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Commission and new County Attorney Morris get a chance to meet
new_deh_county commission levi morris pic.jpg
Levi Morris, the new Barton County Attorney, introduces himself to the County Commission Monday morning. - photo by DALE HOGG Great Bend Tribune

Barton County commissioners Monday morning held an introductory session with the new County Attorney Levi Morris. So far, they like what they see.

“We’re on the same page and pulling in the same direction, I hope,” commission Chairwoman Jennifer Schartz said. “I have high expectations.”

But, “you have my support,” she said. “I wish you all the luck in the world.”

The Barton County Republican Committee a week ago Monday night picked Lyons attorney Morris to replace the resigning Amy Mellor. On Nov. 20, Mellor announced her intention to resign effective Dec. 7, citing an ongoing rift between the county attorney and Sheriff Brian Bellendir.

However, this change wasn’t official until Gov. Jeff Colyer signed off on the nomination. Morris and the commission received a letter Saturday notifying them Colyer approved the appointment. 

“I’m not going for any headlines for dismissals,” Morris said, referring complaints of high-profile cases that were dropped for lack of timely prosecution. He didn’t want to “get too far into the weeds,” but said he had ideas to run the office more efficiently. 

He has worked in the Barton County Attorney’s Office in the past and has prosecuted cases in other counties as well. He knows about half of the staff in the office.

“I look forward to you getting along with the Sheriff’s Office,” Commissioner Don Davis said.

Commissioner Kenny Schremmer recalled the grilling Morris got at the Republican Committee convention last week about problems in the office. “There was a lot of discussion.” But, “I welcome you here.”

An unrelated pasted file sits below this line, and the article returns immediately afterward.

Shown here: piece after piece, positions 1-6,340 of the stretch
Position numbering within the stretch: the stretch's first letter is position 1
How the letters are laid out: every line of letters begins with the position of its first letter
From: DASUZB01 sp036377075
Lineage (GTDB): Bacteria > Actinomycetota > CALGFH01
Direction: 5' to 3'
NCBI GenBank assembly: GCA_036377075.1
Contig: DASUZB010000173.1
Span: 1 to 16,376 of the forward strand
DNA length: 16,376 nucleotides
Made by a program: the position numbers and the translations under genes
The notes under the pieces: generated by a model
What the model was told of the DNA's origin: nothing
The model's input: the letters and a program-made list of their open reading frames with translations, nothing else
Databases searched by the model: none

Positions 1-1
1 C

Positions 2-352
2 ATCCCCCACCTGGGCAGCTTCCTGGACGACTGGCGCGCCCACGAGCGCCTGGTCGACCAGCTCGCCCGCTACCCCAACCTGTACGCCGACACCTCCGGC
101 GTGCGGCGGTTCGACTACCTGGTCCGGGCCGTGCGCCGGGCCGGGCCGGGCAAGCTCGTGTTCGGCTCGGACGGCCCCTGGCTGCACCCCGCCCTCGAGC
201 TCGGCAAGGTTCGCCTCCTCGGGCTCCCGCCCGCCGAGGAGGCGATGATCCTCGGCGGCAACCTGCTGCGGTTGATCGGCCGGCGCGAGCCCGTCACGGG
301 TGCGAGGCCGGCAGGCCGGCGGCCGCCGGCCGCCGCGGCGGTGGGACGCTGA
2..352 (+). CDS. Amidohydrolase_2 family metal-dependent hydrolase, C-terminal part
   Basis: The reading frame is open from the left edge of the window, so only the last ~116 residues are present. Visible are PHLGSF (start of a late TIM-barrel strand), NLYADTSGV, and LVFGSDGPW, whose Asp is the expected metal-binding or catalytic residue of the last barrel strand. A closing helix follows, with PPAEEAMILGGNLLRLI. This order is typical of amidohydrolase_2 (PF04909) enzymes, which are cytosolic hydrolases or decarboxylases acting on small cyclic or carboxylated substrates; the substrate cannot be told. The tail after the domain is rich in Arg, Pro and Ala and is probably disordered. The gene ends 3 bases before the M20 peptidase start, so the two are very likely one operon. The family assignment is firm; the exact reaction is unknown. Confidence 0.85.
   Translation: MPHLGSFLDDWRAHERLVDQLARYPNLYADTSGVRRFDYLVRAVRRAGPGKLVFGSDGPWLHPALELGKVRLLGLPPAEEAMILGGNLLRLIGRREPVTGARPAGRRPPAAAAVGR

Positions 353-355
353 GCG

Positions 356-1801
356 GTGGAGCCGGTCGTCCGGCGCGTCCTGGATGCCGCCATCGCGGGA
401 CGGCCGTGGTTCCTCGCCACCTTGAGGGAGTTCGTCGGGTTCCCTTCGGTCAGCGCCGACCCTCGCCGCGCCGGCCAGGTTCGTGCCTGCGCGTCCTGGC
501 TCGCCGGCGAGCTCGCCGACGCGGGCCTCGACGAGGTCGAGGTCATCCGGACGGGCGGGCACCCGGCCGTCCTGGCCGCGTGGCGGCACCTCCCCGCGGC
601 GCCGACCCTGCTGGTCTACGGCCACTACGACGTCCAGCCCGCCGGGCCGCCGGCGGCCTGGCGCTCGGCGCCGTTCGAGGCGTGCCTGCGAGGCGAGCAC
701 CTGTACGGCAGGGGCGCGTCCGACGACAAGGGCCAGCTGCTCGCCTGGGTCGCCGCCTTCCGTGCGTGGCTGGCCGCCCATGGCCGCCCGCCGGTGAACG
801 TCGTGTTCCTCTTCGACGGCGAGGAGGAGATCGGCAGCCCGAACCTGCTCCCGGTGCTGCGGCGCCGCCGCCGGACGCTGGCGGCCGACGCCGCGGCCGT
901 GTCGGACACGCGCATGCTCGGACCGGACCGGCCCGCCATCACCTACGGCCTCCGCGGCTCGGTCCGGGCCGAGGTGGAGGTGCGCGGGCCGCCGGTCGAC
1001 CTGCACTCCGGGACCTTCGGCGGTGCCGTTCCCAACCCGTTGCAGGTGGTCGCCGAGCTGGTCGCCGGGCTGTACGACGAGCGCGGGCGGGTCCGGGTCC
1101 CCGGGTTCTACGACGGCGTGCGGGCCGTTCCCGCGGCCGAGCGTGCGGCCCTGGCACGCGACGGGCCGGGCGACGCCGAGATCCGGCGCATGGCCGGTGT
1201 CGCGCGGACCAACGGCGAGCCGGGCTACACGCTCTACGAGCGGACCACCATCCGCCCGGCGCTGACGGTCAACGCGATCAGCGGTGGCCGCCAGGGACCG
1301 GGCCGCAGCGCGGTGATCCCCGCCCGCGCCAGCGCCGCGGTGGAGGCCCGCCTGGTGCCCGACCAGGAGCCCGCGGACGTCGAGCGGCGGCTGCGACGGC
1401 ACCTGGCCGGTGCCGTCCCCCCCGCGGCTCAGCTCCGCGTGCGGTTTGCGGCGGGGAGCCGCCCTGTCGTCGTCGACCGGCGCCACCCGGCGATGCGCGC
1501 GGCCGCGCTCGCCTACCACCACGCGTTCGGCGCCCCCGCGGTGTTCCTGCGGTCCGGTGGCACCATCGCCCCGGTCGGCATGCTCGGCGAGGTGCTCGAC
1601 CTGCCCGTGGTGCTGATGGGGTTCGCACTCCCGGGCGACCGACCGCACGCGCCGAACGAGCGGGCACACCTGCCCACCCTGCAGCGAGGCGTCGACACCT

Commissioner Alicia Straub recommended Morris attend the once-monthly county department head meeting with commissioners. He said he would oblige.

An official starting date for Morris has not been determined. He still needs to be sworn in by 20th Judicial District Chief Judge Mike Keeley and close out cases with his private practice, and all of this may take a couple weeks.

Morris will complete the roughly two years remaining on Mellor’s four-year term. After that, he is eligible to file and run for election to the post. 

Morris graduated from the Washburn University School of Law in the Spring of 2011 and was admitted to the Kansas bar later that year. He started out in private practice in his hometown, Newton. 

In the spring of 2013, he was hired by then County Attorney Matthews and joined the Barton County Attorney’s Office. In Barton County, he was responsible for prosecuting felony and misdemeanor criminal cases, as well as Child in Need of Care cases and Juvenile Offenders.  

In 2015, Morris returned to private practice in Lyons.

He has handled cases in 20 central Kansas counties and how has an office in Great Bend. He said he plans to move to Great Bend.